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In our opinion: Congress, where’s the urgency to tackle these issues before 2020?

Time is quickly running out, but the American people deserve action on a number of pressing issues.

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From left, Rep. Veronica Escobar, D-Texas, whose district contains El Paso, Texas, where a gunman killed 22 people at a Walmart; Senate Minority Leader Chuck Schumer, D-N.Y.; and Speaker of the House Nancy Pelosi, D-Calif., call for a Senate vote on the House-passed Bipartisan Background Checks Act as Congress returns for the fall session with pressure mounting on Senate Majority Leader Mitch McConnell to address gun violence, at the Capitol in Washington, Monday, Sept. 9.

AP

With weekends, holidays and days off to attend to matters in their home districts, members of Congress now have less than 60 working days to get things done before the end of the year.

The 2019 calendar is important. Once 2020 hits, election season will begin to take precedence over day-to-day work, and movement on controversial issues that require debate and compromise will become more difficult for most of the year.

Unfortunately, time is quickly running out, but the American people deserve action on a number of pressing issues.

Foremost among these is legislation for American safety. A month ago, we urged the Senate to cancel its recess and begin the work of crafting legislation that would broaden background checks for gun purchases or find other ways to guard against an epidemic of mass shootings. The House already has passed a version of such a bill. Meanwhile, four high-profile mass shootings in August brought support for such legislation to the forefront. But Senate President Mitch McConnell declined to bring the Senate into session.

Now, the Senate seems ready to perhaps discuss bills related to mental health and firearms, violent video games or giving federal support to states that enact so-called “red flag” laws to take action against people whose behavior indicates they may be a threat to society or themselves.

The House and Senate may be miles apart on this issue, but a sincere deliberation process might lead to some sort of compromise legislation that attacks the root cause of these crimes. We’ll never know unless leaders of the House and Senate begin the process and make it a priority.

Perhaps of more immediate concern is the need for a budget compromise. The federal government will shut down on Sept. 30 unless Congress passes 12 spending bills. Again, the House is well along on this process, while the Senate has yet to begin.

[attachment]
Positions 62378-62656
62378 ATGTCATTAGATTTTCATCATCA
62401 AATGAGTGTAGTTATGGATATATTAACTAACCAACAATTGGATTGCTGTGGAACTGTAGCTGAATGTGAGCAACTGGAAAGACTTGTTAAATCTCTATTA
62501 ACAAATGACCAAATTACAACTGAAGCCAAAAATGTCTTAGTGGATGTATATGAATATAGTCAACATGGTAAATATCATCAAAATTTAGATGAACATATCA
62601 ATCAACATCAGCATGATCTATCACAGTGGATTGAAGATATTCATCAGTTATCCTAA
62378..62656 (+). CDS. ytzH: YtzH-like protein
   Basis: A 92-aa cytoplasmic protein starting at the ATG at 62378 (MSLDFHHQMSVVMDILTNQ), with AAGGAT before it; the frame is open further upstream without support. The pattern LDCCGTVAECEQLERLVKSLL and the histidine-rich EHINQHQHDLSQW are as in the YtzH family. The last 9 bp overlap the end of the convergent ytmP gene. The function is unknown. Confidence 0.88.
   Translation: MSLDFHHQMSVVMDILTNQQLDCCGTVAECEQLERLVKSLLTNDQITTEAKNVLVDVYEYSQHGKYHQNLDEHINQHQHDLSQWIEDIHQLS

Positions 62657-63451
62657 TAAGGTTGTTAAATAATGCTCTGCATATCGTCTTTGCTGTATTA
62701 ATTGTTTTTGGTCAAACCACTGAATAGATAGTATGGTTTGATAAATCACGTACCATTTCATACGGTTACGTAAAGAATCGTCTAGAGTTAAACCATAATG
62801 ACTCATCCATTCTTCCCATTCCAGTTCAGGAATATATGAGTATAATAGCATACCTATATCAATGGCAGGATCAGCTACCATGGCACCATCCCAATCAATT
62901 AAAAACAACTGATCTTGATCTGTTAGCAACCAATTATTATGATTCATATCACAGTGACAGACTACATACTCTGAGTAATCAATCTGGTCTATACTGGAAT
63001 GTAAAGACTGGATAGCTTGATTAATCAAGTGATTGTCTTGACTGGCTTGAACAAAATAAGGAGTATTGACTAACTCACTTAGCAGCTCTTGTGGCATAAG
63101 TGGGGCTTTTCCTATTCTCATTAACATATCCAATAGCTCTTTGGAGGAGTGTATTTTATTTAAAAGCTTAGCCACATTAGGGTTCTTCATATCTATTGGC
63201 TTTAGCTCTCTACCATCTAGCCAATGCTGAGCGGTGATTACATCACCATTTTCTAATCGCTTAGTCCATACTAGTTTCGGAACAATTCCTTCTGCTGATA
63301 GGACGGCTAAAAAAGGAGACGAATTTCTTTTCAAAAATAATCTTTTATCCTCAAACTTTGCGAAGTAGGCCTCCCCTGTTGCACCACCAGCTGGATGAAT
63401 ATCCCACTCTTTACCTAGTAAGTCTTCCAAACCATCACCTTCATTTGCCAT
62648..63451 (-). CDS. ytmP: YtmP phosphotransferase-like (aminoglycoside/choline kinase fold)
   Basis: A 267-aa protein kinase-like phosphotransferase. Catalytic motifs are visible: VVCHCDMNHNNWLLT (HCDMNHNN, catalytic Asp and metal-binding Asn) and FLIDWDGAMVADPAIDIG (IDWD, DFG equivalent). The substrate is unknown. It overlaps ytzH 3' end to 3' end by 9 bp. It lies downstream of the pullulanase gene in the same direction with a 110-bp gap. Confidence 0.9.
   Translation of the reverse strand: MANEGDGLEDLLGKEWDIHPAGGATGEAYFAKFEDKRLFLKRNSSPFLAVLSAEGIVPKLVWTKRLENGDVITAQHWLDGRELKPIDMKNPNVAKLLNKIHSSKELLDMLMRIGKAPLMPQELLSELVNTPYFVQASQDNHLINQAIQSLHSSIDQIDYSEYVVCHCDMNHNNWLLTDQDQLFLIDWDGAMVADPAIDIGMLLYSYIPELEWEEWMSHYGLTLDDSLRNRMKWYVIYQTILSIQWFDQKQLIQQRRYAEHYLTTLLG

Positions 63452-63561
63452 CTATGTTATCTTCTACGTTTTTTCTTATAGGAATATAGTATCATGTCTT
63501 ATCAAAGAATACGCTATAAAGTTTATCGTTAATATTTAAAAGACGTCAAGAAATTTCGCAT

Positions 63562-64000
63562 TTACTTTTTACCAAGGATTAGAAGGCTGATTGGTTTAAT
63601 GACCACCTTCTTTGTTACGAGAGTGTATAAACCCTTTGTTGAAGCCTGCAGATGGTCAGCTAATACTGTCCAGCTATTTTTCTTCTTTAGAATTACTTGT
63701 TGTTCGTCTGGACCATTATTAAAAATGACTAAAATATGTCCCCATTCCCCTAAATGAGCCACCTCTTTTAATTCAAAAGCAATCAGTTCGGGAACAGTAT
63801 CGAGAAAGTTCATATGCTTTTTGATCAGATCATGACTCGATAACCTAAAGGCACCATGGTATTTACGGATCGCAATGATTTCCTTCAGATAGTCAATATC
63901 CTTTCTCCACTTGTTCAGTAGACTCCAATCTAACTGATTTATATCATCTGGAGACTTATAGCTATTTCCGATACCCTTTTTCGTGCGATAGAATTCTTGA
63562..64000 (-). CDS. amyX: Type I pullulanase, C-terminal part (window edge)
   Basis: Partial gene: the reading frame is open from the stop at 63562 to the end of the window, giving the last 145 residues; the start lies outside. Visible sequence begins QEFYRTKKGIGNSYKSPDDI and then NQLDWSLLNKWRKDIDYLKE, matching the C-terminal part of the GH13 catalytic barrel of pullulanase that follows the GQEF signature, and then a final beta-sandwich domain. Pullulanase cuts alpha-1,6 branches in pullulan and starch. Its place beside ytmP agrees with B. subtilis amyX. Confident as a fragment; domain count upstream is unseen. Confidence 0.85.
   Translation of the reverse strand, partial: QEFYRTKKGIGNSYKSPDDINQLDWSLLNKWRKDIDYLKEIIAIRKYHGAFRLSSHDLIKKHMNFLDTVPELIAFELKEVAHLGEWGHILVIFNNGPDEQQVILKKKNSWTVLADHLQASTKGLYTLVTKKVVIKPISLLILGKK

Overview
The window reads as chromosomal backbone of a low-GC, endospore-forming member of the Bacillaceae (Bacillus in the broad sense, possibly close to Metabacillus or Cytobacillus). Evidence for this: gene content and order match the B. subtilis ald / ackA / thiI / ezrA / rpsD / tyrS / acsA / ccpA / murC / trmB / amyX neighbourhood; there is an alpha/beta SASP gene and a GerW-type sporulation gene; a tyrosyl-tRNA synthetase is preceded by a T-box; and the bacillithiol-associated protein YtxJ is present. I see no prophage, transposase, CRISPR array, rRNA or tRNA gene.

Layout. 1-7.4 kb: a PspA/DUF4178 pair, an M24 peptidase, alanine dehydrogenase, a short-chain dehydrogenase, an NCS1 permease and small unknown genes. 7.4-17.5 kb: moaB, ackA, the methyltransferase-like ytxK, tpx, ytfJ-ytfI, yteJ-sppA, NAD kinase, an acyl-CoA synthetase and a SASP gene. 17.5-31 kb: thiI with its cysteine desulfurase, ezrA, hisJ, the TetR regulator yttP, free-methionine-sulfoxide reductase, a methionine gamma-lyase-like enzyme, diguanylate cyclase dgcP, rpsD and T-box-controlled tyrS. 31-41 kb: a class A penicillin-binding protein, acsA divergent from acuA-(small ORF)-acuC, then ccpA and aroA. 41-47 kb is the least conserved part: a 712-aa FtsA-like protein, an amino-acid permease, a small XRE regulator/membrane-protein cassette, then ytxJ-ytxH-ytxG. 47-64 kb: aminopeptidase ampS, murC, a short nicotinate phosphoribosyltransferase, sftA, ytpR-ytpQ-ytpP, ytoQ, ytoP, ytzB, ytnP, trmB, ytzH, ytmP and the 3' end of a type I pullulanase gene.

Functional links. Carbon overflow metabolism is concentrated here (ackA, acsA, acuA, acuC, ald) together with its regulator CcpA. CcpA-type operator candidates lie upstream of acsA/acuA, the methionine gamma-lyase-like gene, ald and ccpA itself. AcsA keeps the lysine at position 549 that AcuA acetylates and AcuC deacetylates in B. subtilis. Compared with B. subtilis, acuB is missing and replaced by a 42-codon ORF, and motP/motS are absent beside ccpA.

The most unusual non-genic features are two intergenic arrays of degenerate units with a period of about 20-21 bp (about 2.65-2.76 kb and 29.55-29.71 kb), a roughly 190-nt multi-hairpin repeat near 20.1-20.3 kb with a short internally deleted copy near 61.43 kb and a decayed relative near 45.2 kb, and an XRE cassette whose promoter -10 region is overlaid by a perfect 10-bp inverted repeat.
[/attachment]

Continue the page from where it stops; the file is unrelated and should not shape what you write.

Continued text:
We hesitate to note that this is likely to result in a continuing resolution, essentially continuing current levels of funding without decided difficult matters. That would be better than a shutdown, but it wouldn’t be a solution. 

Frankly, there is no time for anything except working on the pressing issues we have outlined — in other words, doing the job lawmakers were elected to do. 

Neither party seems interested in curbing spending these days. However, a thorough debate on the future of entitlements and discretionary spending, with a goal of at least tamping down deficit spending, would be in the nation’s best interests.

Congress also needs to debate and vote on the U.S.-Mexico-Canada Trade Agreement, which would replace NAFTA and allow businesses in the three neighboring nations to trade with confidence. This, too, should be a priority, and the chances of it happening are likely to diminish significantly in the new year.

Congress also should debate the Equality Act, which seeks to protect the rights of LGTBQ Americans. Senate conservatives should insist on including protections for religious liberty in this bill, ensuring that the rights of all citizens are protected.

Clearly, Congress has no time to dither. Unfolding events around the world inevitably will serve to distract them, as will Democratic calls to begin impeachment hearings against the president.

Frankly, there is no time for anything except working on the pressing issues we have outlined — in other words, doing the job lawmakers were elected to do. 

Americans send their representatives to Washington to perform important duties that safeguard the nation and allow for commerce and other daily activities to continue in an atmosphere of certainty and confidence. They should watch carefully to make sure those representatives do their jobs before the end of the year.